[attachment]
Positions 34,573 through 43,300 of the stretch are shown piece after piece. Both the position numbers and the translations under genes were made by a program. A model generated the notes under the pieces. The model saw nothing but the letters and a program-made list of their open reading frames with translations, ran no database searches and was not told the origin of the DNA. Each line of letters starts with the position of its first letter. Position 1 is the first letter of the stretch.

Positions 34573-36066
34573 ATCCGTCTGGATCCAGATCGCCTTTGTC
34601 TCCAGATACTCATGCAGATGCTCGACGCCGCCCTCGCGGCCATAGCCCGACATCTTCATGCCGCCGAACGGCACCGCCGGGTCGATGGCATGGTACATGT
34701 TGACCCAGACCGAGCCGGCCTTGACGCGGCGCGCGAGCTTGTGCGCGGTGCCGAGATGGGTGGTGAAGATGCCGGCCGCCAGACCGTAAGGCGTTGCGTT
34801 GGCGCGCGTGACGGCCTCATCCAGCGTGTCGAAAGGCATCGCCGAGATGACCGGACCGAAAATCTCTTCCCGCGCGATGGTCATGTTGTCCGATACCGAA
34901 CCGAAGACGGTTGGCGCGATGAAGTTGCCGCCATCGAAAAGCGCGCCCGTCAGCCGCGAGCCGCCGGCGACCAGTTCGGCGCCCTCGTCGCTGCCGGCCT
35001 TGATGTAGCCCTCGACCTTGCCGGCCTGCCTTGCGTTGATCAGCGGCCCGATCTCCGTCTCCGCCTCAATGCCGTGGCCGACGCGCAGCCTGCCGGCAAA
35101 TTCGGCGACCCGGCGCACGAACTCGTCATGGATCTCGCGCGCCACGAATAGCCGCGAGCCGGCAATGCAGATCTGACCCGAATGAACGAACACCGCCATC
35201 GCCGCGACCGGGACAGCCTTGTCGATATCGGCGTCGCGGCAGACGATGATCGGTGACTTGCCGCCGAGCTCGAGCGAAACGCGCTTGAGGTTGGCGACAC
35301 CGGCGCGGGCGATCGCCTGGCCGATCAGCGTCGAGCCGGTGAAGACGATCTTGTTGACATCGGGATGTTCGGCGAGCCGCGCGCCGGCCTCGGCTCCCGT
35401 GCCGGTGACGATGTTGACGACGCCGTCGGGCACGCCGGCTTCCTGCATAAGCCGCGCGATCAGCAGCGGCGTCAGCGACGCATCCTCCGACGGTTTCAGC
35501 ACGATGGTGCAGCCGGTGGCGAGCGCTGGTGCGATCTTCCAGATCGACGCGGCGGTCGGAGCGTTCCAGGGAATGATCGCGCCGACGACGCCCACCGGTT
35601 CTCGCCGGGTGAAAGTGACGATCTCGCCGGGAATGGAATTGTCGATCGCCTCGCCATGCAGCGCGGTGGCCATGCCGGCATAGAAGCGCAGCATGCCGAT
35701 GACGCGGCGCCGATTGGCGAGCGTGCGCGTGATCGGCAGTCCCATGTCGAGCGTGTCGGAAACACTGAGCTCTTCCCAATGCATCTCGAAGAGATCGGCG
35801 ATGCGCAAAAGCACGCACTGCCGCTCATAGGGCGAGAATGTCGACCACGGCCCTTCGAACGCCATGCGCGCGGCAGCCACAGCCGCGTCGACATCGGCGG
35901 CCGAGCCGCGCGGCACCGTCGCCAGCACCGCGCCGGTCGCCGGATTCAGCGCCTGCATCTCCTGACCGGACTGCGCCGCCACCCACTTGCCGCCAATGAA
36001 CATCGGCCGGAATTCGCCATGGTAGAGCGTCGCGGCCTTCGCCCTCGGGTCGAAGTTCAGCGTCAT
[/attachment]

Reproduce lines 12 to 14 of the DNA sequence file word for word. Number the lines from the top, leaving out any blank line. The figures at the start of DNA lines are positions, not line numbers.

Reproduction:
35401 GCCGGTGACGATGTTGACGACGCCGTCGGGCACGCCGGCTTCCTGCATAAGCCGCGCGATCAGCAGCGGCGTCAGCGACGCATCCTCCGACGGTTTCAGC
35501 ACGATGGTGCAGCCGGTGGCGAGCGCTGGTGCGATCTTCCAGATCGACGCGGCGGTCGGAGCGTTCCAGGGAATGATCGCGCCGACGACGCCCACCGGTT
35601 CTCGCCGGGTGAAAGTGACGATCTCGCCGGGAATGGAATTGTCGATCGCCTCGCCATGCAGCGCGGTGGCCATGCCGGCATAGAAGCGCAGCATGCCGAT